reason is that we are treading new ground here, it's the first
        time we have a singleton definition that allows reuse of
        language tags (with a few restrictions) as well as intends to
        define its own extensions.

    These were both patterned after what was used for the -u- extension.
    We can take a look at them to try to clarify.

           Changes that can be made by successive versions of LDML
        [UTS35] by
           the Unicode Consortium without requiring a new RFC include the
           allocation of new subtags for use after the 't' extension.  A
        new RFC
           would be required for material changes to an existing 't'
        subtag, or
           an incompatible change to the overall syntactic structure of
        the 't'
           extension; however, such a change would be contrary to the
           of the Unicode Consortium, and thus is not anticipated.

        2.1 Summary: There seems to be quite some overlap between the
        part of section 2 before the 2.1 heading.

        One question I would have as a linguistic researcher is: How
        much effort and time is involved in getting a 'mechanism'
        approved? If such 'mechanisms' are e.g. rejected with arguments
        like "if we accept it, then everybody has to implement it" or
        so, then I would see that as a problem.

    Good point. I'll propose some text.

        So much for the moment.

        Regards,   Martin.

        On 2011/06/18 6:07, Mark Davis ? wrote:

            Yoshito, Addison, and I had had an action for a while now
            from the CLDR
            committee to submit a draft for a an extension. Rather than
            go through all
            the problems in the falk draft, we put together an
            alternative approach,
            leveraging the work we already did for the -u- extension.

            It just got posted at

            Courtney, I think this provides a superset of the
            functionality that you are
            interested in. Perhaps you can read it over, and we can add
            you as an author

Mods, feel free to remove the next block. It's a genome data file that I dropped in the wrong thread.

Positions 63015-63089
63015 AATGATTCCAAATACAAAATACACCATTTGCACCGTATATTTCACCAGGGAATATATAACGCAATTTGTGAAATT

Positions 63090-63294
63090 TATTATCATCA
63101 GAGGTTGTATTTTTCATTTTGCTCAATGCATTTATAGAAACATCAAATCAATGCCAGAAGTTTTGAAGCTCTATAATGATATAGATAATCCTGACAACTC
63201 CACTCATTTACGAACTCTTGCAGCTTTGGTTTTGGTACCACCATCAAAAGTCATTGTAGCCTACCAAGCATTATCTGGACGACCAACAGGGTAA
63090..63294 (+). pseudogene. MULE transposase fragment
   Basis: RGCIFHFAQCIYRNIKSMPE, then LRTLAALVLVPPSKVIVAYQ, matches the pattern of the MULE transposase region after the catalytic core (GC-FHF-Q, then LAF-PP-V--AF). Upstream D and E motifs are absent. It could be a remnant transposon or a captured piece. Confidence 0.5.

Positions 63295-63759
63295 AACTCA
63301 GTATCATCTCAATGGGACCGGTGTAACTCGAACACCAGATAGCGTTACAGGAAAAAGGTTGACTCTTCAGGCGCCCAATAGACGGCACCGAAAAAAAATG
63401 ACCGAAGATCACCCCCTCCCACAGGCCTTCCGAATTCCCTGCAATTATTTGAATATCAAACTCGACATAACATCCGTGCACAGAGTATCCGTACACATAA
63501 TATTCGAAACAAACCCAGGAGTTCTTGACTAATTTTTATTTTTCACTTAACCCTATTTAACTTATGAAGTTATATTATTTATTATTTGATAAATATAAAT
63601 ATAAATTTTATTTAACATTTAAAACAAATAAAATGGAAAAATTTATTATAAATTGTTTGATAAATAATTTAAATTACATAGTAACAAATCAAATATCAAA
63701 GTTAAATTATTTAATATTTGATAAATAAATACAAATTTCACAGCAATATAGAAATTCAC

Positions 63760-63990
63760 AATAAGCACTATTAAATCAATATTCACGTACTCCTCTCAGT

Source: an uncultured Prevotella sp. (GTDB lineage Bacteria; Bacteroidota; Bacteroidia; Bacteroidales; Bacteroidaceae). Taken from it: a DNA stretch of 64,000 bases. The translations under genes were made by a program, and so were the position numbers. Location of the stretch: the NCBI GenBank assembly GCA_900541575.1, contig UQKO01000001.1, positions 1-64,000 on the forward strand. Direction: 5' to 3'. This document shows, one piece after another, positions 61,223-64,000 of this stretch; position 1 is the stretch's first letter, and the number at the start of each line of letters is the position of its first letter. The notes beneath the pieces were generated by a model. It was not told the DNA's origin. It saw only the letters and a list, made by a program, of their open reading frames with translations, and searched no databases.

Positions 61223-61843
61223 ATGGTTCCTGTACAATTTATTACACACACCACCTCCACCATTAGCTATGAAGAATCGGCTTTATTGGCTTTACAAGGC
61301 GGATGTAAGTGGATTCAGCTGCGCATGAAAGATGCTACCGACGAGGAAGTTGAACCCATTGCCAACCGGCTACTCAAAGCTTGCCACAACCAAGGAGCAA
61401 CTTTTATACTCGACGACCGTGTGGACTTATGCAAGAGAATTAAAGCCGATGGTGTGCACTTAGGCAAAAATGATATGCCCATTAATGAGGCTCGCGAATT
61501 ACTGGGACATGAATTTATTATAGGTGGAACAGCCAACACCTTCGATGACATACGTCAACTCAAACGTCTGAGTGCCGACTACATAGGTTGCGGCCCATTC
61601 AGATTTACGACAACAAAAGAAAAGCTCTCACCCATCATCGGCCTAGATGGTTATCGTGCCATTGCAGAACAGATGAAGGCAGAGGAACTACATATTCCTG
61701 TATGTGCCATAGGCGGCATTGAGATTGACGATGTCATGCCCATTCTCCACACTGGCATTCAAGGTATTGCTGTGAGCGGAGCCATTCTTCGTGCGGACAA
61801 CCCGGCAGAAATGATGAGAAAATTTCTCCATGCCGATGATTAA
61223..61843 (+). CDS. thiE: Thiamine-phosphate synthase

of the next version of this draft instead of having the two


            *--- Il meglio è l'inimico del bene ---*

            On Wed, Jun 15, 2011 at 10:50, Randy Presuhn
            <randy_presuhn at mindspring.com
            <mailto:randy_presuhn at mindspring.com>>wrote:

                Hi -

                I started out with an off-list response, but I figure
                this is
                something worth sending to the list.

                Off-list, a contributor asked:


                    I'd love to see your input. I'd like to make sure I
                    all the concerns. Is there any way you could forward
                    this to the list?

                My response:

                Sorry, already deleted.  As I recall, the main concerns were

                  (1) there already *is* support for identifying
                      (remember German?)
                  (2) the I-D seems to assume that transliterations
                always result
                      in "Latin" (previous discussion on LTRU included
                      to Cyrillic and Hangul, among others)
                  (3) the "original orthography" is irrelevant for the
                      systems I've been able to think of.  (At the same
                time, some
                      transliteration systems are quite "lossy" and some
                don't do
                      "round trip" very well.)  Consider also the
                transliteration of
                      which was originally in audio form...
                  (4) The draft doesn't clearly distinguish
                "orthography" from
                      This may be because the boundary between the two
                can be fuzzy, but
                      that is an issue that should be addressed.
                  (5) How this fits in with *transcription* systems
                (e.g. IPA) should be
                      addressed.  The boundary gets fuzzy with
                orthographies that are
                      to phonemic representations of the language.
                  (e.g., Pinyin for
                  (6) The proposed singleton usage appears broken and

                Or something like that.  I may have forgotten something
                here, or, in the
                process of reconstruction, thought of something I missed
                the first time.